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Book Review – Amazon Web Services: Migrating your .NET Enterprise Application

Amazon Web Services

Packt asked me to review the book “Amazon Web Services: Migrating your .NET Enterprise Application” by Derek Schwartz (http://www.packtpub.com/amazon-web-services/book) because on my Amazon Cloud Services experience.

Last year I wrote “Amazon SimpleDB Developer Guide” for Packt. My Amazon work has been in PHP and Linux but much of my corporate work is in .Net so I was interested in reading about Amazon’s support. What for me was the most valuable was the first few chapters introducing AWS (Amazon Web Services) and comparing it to other offerings. Derek brings experience with AWS to his writing and spends as much time discussing what works well at Amazon as what does not. In chapter 1 he compares AWS to Microsoft’s Azure as well as other cloud services nicely laying the groundwork. Chapter 1 concludes with a discussion on the legalities of where data is stored. While many technical developers will want to skim this chapter, I found it very informative.

Chapter 2 introduces the components of AWS: S3, EC2, Elastic IP, EBS, Security Groups, AWS console, VPC, CloudWatch, ELB, RDS and SNS. While a daunting list of pieces, Derek does a nice intro on each. I learned about pieces that I didn’t even know existed. Amazon regularly announces new capabilities and an intro like this gives a nice view of the landscape.

Chapter 3 starts into signing up, security and legal considerations. The focus is on S3 storage and EC2 virtual server. The reader is walked one step at a time through how to set up a virtual server. Cost and performance considerations are discussed.

Chapter 4 focuses on S3 storage. S3 is in my opinion one of the the most useful features of AWS. The last part of the chapter is on EBS (elastic Block Storage), the persistent storage for an EC2 server instance. After completing chapter 4 the reader has created a server instance complete with storage.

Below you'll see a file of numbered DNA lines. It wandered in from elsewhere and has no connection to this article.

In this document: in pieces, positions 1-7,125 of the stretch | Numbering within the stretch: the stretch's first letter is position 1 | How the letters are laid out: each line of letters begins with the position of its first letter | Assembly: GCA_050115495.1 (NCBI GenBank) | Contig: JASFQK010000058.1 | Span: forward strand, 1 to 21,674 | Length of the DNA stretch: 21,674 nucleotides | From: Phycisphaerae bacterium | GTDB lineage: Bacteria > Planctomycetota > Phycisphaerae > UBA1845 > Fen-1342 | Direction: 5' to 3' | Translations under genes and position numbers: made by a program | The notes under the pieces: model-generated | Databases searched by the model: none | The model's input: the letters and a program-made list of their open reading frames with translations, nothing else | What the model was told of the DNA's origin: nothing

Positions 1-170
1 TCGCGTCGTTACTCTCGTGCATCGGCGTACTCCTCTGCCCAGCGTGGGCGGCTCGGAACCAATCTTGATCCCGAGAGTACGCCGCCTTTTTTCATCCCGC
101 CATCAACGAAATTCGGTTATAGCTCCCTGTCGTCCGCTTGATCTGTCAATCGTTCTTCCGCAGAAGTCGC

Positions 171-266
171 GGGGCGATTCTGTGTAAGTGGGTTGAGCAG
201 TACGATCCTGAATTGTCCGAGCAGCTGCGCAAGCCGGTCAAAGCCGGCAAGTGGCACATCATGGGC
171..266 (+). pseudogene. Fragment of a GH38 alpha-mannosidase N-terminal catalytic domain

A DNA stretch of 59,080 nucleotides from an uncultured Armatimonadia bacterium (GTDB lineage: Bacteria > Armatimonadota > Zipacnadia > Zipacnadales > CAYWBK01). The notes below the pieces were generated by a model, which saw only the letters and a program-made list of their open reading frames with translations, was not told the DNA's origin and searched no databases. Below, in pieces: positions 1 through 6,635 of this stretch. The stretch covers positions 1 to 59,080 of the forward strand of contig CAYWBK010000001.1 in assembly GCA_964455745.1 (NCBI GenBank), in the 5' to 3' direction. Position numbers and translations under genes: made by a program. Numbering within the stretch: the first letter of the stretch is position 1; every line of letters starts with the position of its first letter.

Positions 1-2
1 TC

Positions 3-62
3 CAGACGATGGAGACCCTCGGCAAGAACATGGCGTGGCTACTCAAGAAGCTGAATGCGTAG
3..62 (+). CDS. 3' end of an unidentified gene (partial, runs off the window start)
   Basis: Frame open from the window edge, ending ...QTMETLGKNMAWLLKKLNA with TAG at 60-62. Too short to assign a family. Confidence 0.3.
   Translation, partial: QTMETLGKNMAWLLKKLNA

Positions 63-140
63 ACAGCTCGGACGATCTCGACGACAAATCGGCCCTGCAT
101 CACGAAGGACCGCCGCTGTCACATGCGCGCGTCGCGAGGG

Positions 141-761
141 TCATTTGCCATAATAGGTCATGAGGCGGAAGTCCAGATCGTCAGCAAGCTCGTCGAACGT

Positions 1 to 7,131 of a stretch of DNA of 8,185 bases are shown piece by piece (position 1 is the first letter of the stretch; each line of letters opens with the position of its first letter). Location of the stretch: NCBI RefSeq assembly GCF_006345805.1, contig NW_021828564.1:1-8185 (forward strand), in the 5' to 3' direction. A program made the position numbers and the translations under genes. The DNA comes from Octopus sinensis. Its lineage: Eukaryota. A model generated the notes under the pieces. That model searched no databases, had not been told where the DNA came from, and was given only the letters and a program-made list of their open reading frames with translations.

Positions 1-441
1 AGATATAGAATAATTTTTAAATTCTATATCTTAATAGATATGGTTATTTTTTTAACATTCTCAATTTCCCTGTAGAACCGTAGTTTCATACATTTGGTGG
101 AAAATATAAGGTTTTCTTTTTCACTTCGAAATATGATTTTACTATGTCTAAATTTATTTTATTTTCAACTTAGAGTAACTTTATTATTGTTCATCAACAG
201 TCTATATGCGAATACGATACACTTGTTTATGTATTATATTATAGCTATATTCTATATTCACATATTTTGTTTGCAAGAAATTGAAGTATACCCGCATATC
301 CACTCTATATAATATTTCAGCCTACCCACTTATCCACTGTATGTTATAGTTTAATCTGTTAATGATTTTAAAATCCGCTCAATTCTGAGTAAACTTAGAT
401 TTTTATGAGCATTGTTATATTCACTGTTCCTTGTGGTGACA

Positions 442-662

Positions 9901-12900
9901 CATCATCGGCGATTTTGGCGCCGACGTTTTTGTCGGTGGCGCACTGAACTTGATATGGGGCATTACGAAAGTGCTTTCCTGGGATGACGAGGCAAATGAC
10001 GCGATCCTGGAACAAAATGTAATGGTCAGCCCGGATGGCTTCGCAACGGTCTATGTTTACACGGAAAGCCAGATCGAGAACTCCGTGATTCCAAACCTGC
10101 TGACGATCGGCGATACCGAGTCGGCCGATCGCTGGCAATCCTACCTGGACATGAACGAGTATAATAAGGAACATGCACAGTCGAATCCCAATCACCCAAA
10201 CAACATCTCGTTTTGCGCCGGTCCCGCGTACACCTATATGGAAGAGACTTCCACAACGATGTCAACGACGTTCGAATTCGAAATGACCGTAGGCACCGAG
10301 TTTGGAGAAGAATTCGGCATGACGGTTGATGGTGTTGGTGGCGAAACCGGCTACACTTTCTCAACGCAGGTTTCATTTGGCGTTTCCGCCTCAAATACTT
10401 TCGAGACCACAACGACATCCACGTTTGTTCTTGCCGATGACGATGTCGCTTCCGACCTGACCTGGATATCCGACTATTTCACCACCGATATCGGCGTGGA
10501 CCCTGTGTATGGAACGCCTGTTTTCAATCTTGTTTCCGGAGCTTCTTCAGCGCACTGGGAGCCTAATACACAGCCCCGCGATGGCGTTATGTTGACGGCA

Chapter 5 introduces networking. AWS’s power is in creating multiple servers as load grows and understanding the networking is central to this. Virtual Private Clouds (VPC) and elastic load balancing (ELB) along with CloudFront are introduced to create a cluster of servers that grows/shrinks with demand. After all why pay for processing power in the middle of the night when few users are online. This approach gives you the performance you want while minimizing cost.

Chapter 6 focuses on databases and the various options including a brief intro to SimpleDB (the topic of my book). Mostly the book focuses on Microsoft SQL Server as .Net is the central theme of the book.

Chapter 7 covers data migration, setting up IIS and installing your applications. Chapter 8 introduces Simple Queue Service (SQS), a messaging system. Chapter 9 covers Autoscaling. This feature of AWS creates EC2 instances as demand grows and removes them as demand falls. As Amazon charges for usage, autoscaling is one of the key features of AWS for larger users. Chapter 10 concludes the book with testing. A nice appendix of definitions and links rounds out the book.

I was impressed with the book. If you are considering deploying a multi-server .Net configuration at Amazon, this book can help guide you in the right direction as well as avoid the common pitfalls. A very nice introduction to migrating a .Net enterprise application to Amazon AWS.

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